During detox, people experience cravings and a range of uncomfortable symptoms. Without the right medical and psychological support, they may not be able to complete the process.
If necessary, medications such as buprenorphine, methadone, and naltrexone can be administered to control withdrawal symptoms, limit cravings, and prevent relapse.
Detox is just the beginning and it is not enough to ensure sobriety. Instead, it prepares the individual to learn how to live a drug-free life. Inpatient rehab offers the best chance of success and it includes counseling and various types of therapy.
While in rehab, individuals work to identify the root cause of their addiction and learn how to cope with cravings and triggers.
Steps to Preventing Opioid Addiction
While anyone can develop an addiction to heroin or another opioid, there are ways to prevent addiction from occurring. Ideally, opioids should only be used for three days or fewer following surgery or a severe injury.
If you need to use them for a longer period, your doctor should prescribe the lowest possible dose for the shortest possible period and you should follow their instructions to the letter.
If you think you’ve become dependent on opioids or your use has become problematic, talk to your doctor. If you’re still in pain, your doctor can help you to find a safer alternative to opioids. They may prescribe less addictive medicines or recommend drug-free treatments.
You should never stop taking your medication without seeking medical assistance. If you abruptly stop using fentanyl, Vicodin, morphine, or Percocet, you can experience severe symptoms including lots of pain. If you see a doctor, they’ll help you to taper off your usage in a slow, safe manner.
If you’re using illicit opioids sourced from the street, you can also talk to your personal physician about what your next steps should be. Alternatively, you can contact an addiction treatment facility directly for assessment and professional guidance.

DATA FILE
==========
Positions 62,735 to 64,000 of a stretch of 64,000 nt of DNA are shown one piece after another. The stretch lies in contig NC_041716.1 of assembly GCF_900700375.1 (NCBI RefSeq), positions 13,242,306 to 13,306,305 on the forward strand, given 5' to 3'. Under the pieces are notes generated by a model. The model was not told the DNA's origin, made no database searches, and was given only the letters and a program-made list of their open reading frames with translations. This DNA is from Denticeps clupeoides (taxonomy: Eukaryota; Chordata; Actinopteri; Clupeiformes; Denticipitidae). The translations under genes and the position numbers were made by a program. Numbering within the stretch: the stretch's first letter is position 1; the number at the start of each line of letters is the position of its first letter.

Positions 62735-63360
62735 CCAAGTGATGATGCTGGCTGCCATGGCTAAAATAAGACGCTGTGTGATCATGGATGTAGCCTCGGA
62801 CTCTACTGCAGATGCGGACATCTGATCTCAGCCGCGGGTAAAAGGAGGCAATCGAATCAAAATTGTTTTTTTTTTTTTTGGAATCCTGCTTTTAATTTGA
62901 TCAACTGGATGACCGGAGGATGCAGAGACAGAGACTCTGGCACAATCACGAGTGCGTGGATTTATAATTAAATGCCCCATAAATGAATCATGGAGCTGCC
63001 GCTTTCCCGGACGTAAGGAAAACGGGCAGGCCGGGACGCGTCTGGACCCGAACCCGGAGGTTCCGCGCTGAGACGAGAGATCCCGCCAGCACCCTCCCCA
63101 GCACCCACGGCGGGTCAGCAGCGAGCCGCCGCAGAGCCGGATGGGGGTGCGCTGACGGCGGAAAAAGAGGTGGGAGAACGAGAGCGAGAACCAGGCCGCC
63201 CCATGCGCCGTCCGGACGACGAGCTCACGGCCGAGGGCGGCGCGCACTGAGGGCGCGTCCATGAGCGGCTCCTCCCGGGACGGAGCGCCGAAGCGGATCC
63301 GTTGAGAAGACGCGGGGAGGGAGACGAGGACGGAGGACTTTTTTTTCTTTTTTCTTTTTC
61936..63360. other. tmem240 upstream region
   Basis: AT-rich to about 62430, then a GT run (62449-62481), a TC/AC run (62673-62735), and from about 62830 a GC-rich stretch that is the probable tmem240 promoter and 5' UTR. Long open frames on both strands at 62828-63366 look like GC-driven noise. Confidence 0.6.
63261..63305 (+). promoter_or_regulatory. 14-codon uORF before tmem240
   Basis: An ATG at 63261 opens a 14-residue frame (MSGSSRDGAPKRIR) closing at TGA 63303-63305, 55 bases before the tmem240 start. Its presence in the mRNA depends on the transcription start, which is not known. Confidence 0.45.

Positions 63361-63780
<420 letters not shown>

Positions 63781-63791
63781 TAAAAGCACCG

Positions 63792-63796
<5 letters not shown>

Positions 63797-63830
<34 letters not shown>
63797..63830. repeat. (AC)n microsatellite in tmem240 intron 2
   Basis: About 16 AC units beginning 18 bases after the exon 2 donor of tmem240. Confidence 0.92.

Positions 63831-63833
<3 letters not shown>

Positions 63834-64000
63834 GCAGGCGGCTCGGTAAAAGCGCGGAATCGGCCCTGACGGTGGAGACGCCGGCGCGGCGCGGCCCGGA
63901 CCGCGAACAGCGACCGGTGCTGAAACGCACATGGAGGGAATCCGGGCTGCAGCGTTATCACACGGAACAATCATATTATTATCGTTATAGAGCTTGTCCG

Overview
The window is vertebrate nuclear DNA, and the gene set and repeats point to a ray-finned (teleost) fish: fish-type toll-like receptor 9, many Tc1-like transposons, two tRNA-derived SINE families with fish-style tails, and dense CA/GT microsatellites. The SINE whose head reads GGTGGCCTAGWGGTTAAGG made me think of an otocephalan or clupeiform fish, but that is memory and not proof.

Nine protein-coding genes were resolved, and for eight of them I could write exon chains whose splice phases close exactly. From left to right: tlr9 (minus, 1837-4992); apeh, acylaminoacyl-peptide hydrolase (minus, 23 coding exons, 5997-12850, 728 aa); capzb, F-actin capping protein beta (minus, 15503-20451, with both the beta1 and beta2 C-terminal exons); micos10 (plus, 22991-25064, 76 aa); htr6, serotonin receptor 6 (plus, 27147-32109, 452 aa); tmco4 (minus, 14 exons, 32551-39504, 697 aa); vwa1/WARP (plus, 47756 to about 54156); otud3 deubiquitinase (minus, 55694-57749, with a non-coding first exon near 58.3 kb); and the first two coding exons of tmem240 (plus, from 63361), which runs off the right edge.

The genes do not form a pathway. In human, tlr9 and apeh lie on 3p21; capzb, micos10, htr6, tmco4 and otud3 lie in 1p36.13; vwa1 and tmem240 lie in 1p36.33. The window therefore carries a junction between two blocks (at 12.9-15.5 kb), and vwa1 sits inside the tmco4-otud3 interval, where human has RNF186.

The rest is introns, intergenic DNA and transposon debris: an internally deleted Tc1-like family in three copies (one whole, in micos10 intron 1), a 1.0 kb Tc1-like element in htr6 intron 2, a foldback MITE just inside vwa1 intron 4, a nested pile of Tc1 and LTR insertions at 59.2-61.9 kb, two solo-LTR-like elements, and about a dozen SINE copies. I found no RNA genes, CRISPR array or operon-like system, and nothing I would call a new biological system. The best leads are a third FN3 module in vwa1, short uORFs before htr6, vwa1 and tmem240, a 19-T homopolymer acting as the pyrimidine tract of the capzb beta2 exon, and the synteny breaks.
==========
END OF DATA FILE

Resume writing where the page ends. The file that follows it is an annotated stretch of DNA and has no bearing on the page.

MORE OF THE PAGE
If you are using prescription opioids, you have a responsibility to not just monitor your usage but protect other people who live in or visit your home.
Store your medications in a safe location and dispose of any unused portions correctly so that no one else gets hold of them. There may be a medication take-back program in your area which you can use.
Contact The Discovery House Today for Help!
Now that you have the answer to a variety of questions including “is heroin an opiate”, you may be realizing just how dangerous this drug is.
If you or someone you love is abusing heroin, you need to get professional help at the earliest opportunity. Heroin use and abuse put individuals at risk of overdose, addiction, and even death.
The Discovery House is the leading rehab facility in Los Angeles. Our luxurious center caters to patients from the Ventura, Westlake, Thousand Oaks, Santa Monica, and Woodland Hills communities as well as from across the country.
We offer a full continuum of care ranging from detox to aftercare support. Throughout the entire process, we cater to everyone’s unique mental, emotional, social, and behavioral needs. Among the treatments we offer are cognitive-behavioral therapy, psychotherapy, music therapy, and yoga.
Every person who enters our facility is treated as an individual with unique requirements and goals. With our 3:1 client to counselor ratio, each client gets the personalized care they deserve.
If they have co-occurring mental health concerns such as anxiety, depression, or a personality disorder, we also provide treatment for these.
We know that paying for rehab is a concern for many people. However, we accept many types of insurance including:
- Blue Cross and Blue Shield
- United Healthcare
- ValueOptions Behavioral Health Care
- United Healthcare
- Aetna Health Insurance
- Assurant Health
- Cigna Health Insurance
Contact us today to learn more about the opiate treatment methods we offer and how you or your loved one can enter our facility.